Once I had my daughter, I quickly found out about the existence of public health nurses. Not only did I have a nurse assigned to me to call to check-in over the first couple of months of postpartum, she also came for a visit, gave me a variety of resources, weighed my daughter, and helped me with my daughter’s latch breastfeeding. She also informed me that there were many drop-in locations for me to attend for information sessions (including but not limited to breastfeeding, baby’s first foods, oral hygiene for babies, relationships after having your baby, and developmentally appropriate toys and activities), to have my baby weighed, and ask any questions that I may have about my newborn or parenting. This was a tremendous help to have this information and support in times I was unsure, or to cover subjects I just didn’t know about.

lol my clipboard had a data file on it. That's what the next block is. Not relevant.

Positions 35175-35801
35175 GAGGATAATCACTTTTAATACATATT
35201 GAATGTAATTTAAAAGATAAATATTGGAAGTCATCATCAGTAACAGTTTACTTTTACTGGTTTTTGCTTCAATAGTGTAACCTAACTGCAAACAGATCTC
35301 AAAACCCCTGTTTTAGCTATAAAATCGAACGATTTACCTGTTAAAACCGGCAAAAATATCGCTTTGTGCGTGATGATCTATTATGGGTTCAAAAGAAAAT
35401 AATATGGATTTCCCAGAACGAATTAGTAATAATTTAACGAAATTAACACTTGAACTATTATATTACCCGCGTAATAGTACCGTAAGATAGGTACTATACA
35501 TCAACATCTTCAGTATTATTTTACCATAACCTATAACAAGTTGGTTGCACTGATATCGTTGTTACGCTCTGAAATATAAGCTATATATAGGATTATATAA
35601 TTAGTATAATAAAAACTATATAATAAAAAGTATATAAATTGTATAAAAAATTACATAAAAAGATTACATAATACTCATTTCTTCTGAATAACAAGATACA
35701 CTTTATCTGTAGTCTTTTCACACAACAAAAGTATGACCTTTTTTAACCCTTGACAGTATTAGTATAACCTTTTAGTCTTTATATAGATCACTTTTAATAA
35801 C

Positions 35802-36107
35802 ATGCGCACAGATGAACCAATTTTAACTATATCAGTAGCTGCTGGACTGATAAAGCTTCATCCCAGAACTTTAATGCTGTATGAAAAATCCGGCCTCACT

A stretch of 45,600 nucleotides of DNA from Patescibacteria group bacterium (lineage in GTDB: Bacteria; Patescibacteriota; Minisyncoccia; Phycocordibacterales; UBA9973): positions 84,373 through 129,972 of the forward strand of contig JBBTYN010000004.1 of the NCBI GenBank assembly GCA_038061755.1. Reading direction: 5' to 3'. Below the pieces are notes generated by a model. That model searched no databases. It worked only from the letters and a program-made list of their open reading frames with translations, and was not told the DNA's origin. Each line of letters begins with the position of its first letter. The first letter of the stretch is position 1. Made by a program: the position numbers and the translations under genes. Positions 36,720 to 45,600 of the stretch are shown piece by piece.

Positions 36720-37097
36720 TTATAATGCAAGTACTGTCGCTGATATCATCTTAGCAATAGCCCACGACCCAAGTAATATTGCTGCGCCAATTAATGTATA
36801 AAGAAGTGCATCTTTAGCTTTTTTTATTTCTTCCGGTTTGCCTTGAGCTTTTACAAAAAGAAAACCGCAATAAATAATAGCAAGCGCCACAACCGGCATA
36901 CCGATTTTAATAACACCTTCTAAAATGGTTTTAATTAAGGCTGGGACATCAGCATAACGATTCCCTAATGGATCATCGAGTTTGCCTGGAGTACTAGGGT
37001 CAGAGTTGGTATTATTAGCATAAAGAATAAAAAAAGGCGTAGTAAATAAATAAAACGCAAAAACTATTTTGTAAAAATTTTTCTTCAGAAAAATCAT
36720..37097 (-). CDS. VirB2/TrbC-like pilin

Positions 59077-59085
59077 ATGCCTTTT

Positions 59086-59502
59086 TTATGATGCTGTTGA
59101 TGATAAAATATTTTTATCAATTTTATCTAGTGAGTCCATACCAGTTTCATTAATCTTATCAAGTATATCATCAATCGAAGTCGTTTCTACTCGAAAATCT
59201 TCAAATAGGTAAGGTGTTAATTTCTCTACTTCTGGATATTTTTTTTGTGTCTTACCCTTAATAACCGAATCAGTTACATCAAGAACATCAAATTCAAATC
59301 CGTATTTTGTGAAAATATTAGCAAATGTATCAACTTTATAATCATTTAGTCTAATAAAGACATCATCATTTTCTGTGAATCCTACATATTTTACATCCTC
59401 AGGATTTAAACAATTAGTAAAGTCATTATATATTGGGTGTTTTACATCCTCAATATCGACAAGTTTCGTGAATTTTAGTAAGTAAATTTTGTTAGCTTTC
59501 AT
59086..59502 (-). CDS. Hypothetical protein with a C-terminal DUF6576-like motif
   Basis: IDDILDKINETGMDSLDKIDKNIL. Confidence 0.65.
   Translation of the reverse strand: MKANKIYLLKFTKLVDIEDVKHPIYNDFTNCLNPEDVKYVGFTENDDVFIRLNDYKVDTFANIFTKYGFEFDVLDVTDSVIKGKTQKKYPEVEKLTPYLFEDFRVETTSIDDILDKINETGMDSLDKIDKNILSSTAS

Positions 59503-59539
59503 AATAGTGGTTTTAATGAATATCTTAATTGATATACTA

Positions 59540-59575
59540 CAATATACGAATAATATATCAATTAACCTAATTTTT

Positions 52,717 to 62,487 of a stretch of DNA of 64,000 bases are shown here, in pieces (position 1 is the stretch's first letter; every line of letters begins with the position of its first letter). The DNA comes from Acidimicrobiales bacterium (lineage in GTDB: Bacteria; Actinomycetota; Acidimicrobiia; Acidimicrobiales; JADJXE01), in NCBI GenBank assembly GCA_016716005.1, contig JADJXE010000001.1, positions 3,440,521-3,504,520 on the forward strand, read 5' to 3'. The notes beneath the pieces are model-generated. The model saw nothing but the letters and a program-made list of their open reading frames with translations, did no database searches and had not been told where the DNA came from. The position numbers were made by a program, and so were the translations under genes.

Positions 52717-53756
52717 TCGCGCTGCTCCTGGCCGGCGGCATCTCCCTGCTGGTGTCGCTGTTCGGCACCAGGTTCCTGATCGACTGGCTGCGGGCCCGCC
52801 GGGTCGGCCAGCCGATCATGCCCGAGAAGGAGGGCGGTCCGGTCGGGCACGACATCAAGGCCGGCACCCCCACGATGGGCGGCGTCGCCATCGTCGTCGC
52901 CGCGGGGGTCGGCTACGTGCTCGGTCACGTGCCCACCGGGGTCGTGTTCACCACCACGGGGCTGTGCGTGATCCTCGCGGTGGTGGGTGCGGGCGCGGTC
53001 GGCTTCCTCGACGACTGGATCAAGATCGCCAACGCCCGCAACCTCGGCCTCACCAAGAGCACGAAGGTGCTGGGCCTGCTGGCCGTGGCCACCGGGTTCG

When my son was born, and my daughter was a few months shy of a year and a half, my mom started urging me to go to StrongStart. When I found out the centres near me only ran from 8:45-11:45 am, I wasn’t particularly sold on the idea. The thought of getting a new baby and a less-than-18-month-old out the door, clothed, and fed in the morning was not my idea of fun. Ultimately, I decided to give it a try, and was beyond thrilled to discover all that these early childhood centres offer. Set up in otherwise vacant classrooms of public schools with lower enrolment, StrongStart is intended to help children under the age of five have a “strong start” in early childhood to prepare them for kindergarten and later on in life. StrongStart is based on the principle that “[e]arly learning is the foundation for lifelong learning, and the basis for individual, social, economic, and environment well-being” (British Columbia Early Learning Framework). Once registered (this takes about five minutes), a caregiver and their child(ren) can attend any StrongStart as frequently and for whatever duration they so choose from then on. There, young children can participate in a variety of centres (similar to what would be found in a kindergarten class), partake in arts and crafts, and, depending on that centre’s schedule, attend gym class (some have it every day while others offer gym weekly). After centres and/ or gym, comes snack (they typically serve veggies, fruit, and crackers or dried cereal), followed by reading and circle time. As a result of StrongStart, my daughter sits at the dinner table with much more patience, is decent waiting in line (children have to line up to wash their hands before snack), and great at picking up her toys (a skill I thought was too advanced for her when we first started attending). I’m so glad my mom encouraged me to go!